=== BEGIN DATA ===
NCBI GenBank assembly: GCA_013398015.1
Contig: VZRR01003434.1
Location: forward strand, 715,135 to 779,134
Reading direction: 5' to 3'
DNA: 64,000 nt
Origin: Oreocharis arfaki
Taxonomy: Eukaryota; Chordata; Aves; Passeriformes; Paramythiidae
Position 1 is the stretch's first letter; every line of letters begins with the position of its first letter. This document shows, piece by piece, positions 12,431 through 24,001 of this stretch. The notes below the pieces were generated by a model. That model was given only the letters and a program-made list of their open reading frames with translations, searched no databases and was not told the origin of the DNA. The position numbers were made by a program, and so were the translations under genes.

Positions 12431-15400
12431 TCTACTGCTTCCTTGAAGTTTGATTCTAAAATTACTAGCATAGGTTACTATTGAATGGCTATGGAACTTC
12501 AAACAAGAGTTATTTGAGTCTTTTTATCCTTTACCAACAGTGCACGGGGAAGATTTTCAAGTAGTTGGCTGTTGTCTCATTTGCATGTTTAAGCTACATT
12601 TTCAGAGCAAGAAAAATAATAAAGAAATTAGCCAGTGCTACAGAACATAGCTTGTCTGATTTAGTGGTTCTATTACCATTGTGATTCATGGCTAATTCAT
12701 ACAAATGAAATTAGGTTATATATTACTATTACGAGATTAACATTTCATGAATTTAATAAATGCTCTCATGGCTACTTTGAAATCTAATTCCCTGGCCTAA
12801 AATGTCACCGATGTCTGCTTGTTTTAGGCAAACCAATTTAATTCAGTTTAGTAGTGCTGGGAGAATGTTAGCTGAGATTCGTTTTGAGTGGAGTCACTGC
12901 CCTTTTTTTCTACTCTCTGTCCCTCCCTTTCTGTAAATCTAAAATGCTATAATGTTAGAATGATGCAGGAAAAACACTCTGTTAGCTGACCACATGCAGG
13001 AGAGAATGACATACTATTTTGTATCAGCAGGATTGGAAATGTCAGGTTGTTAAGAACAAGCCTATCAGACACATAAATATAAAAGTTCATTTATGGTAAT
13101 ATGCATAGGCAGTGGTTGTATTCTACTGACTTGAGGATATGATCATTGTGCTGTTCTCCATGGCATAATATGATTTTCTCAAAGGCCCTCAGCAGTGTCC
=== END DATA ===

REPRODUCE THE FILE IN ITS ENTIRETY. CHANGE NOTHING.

NCBI GenBank assembly: GCA_013398015.1
Contig: VZRR01003434.1
Location: forward strand, 715,135 to 779,134
Reading direction: 5' to 3'
DNA: 64,000 nt
Origin: Oreocharis arfaki
Taxonomy: Eukaryota; Chordata; Aves; Passeriformes; Paramythiidae
Position 1 is the stretch's first letter; every line of letters begins with the position of its first letter. This document shows, piece by piece, positions 12,431 through 24,001 of this stretch. The notes below the pieces were generated by a model. That model was given only the letters and a program-made list of their open reading frames with translations, searched no databases and was not told the origin of the DNA. The position numbers were made by a program, and so were the translations under genes.

Positions 12431-15400
12431 TCTACTGCTTCCTTGAAGTTTGATTCTAAAATTACTAGCATAGGTTACTATTGAATGGCTATGGAACTTC
12501 AAACAAGAGTTATTTGAGTCTTTTTATCCTTTACCAACAGTGCACGGGGAAGATTTTCAAGTAGTTGGCTGTTGTCTCATTTGCATGTTTAAGCTACATT
12601 TTCAGAGCAAGAAAAATAATAAAGAAATTAGCCAGTGCTACAGAACATAGCTTGTCTGATTTAGTGGTTCTATTACCATTGTGATTCATGGCTAATTCAT
12701 ACAAATGAAATTAGGTTATATATTACTATTACGAGATTAACATTTCATGAATTTAATAAATGCTCTCATGGCTACTTTGAAATCTAATTCCCTGGCCTAA
12801 AATGTCACCGATGTCTGCTTGTTTTAGGCAAACCAATTTAATTCAGTTTAGTAGTGCTGGGAGAATGTTAGCTGAGATTCGTTTTGAGTGGAGTCACTGC
12901 CCTTTTTTTCTACTCTCTGTCCCTCCCTTTCTGTAAATCTAAAATGCTATAATGTTAGAATGATGCAGGAAAAACACTCTGTTAGCTGACCACATGCAGG
13001 AGAGAATGACATACTATTTTGTATCAGCAGGATTGGAAATGTCAGGTTGTTAAGAACAAGCCTATCAGACACATAAATATAAAAGTTCATTTATGGTAAT
13101 ATGCATAGGCAGTGGTTGTATTCTACTGACTTGAGGATATGATCATTGTGCTGTTCTCCATGGCATAATATGATTTTCTCAAAGGCCCTCAGCAGTGTCC